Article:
Just north of Henry Island, however, they split into their respective matrilines. The T65As headed inshore, and we briefly followed the T100s as they continued north up Haro.

The T100s
The T100s off Battleship Island
As the T100s continued north, we headed in towards the T65As who were angling towards Spieden Island. At first it looked like they might take Spieden Channel, but instead they cut around the west edge of the island and took New Channel. This area, that we call the "back side" of Spieden, is a magical spot to see whales. The island has a steep cliff and is all forested on this side, with no developments. It makes a perfect backdrop for backlit blows, like we saw on this afternoon.

More of the T65As
Later in the evening, after having been on the water and in general spending a lot of the day running around, yet another report of transients on the west side came in. I'll share here what I wrote when I got home from this encounter, adding in some photos:

A snapshot of my life: I'm at home and tired from a day of running around when a friend lets me know a group of transient killer whales is on the west side of San Juan Island heading south and hugging the shoreline. I'm at the wrong end of the island to try and see them, but to get those magic moments, you learn early on: if you can go, go.

When I get to my first stop at the south end some visitors let me know they've just seen whales pass by, which means I've missed them. I speed walk back to my car and try another spot further down the coast. I see the blows and a couple whale watch boats offshore. They're way further out than before but at least I see them. I settle down on a rock content to take in the sunset and collect what data I can from a distance. The other people beside me head back to their car, the final whale watch boat takes off to their home port, and the whales disappear for a moment offshore as the sun sinks towards the horizon. It sounds like a tranquil scene, and it was, for a moment.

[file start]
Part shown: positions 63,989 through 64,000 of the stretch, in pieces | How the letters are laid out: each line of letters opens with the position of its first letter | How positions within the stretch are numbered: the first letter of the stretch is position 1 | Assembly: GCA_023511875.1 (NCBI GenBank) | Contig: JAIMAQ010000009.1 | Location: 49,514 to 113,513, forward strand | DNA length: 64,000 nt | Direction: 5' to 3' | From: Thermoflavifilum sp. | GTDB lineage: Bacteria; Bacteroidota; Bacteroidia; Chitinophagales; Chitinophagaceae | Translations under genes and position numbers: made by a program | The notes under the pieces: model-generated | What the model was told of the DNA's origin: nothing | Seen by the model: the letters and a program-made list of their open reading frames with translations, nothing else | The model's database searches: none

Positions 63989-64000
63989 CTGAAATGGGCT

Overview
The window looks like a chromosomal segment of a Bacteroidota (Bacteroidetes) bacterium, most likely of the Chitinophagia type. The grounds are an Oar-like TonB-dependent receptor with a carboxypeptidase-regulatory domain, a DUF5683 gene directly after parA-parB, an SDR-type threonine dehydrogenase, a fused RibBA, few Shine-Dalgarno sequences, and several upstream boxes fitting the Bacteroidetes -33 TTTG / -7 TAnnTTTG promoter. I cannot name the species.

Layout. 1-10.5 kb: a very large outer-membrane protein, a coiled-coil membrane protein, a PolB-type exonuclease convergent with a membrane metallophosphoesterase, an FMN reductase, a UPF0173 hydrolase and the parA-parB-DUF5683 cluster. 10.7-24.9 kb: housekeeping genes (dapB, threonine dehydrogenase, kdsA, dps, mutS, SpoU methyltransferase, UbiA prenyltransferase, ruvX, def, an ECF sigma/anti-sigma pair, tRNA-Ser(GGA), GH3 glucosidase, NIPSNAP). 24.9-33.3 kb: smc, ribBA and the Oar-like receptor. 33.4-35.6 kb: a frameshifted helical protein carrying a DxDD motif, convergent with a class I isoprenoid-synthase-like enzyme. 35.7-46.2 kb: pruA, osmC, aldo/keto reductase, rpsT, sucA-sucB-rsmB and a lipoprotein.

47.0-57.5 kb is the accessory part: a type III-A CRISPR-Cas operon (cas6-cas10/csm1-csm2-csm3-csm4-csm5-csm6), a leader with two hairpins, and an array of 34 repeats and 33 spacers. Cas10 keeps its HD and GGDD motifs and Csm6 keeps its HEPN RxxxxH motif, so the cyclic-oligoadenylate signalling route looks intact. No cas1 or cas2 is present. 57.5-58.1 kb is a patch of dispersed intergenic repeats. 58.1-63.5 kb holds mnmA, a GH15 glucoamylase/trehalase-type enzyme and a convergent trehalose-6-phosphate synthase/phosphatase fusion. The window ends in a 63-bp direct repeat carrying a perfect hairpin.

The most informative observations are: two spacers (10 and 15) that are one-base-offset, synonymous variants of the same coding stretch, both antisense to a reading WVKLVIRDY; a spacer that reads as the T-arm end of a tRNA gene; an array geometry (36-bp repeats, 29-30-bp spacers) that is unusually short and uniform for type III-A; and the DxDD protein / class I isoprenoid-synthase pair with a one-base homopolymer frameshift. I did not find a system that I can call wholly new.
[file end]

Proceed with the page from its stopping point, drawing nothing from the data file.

The T36Bs and T99s offshore under the Olympic Mountains
Then I spot the whales again, and now they're all in a line aiming right at me. Even from a distance and even after all these years seeing seven dorsal fins all lined up at the surface takes my breath away.

They continue coming closer to shore, directly where I'm sitting, when they go on their long dive. Which way are they going to go now, up or down the beach? I had taken my shoes off but I put them back on. There's only one thing that can get me to run and I have a feeling I'm about to.

Indeed, the whales surface to my left, aiming right for the Cattle Point Lighthouse and right off the kelp beds off the beach. Let's just say I'm glad no one was their to witness my scrambling after them, though I assure you it was graceful, as I tried to take photos, run, and not lose lens cap, pen, data sheet, keys, cell phone, or sweatshirt, not aided at all by the ridiculously shallow pockets that are always in women's shorts.

I was a little bit behind them, but close enough to follow them around the corner as they cut a sharp turn right by the lighthouse and into Cattle Pass. I went as far as I could on the trail, then sat down to watch them continue on their way in the dimming light. Before making the long trek back to my car (did I really run this far?) I was surprised by a pair of fox kits, saw three deer silhouetted on the top of the hill behind me, and was passed by a bald eagle carrying the remains of a salmon to a nighttime roost. Oh, then on the way home I had to stop to take a photo of an owl.

It's a charmed life, I know, and I'm thankful for it every single day.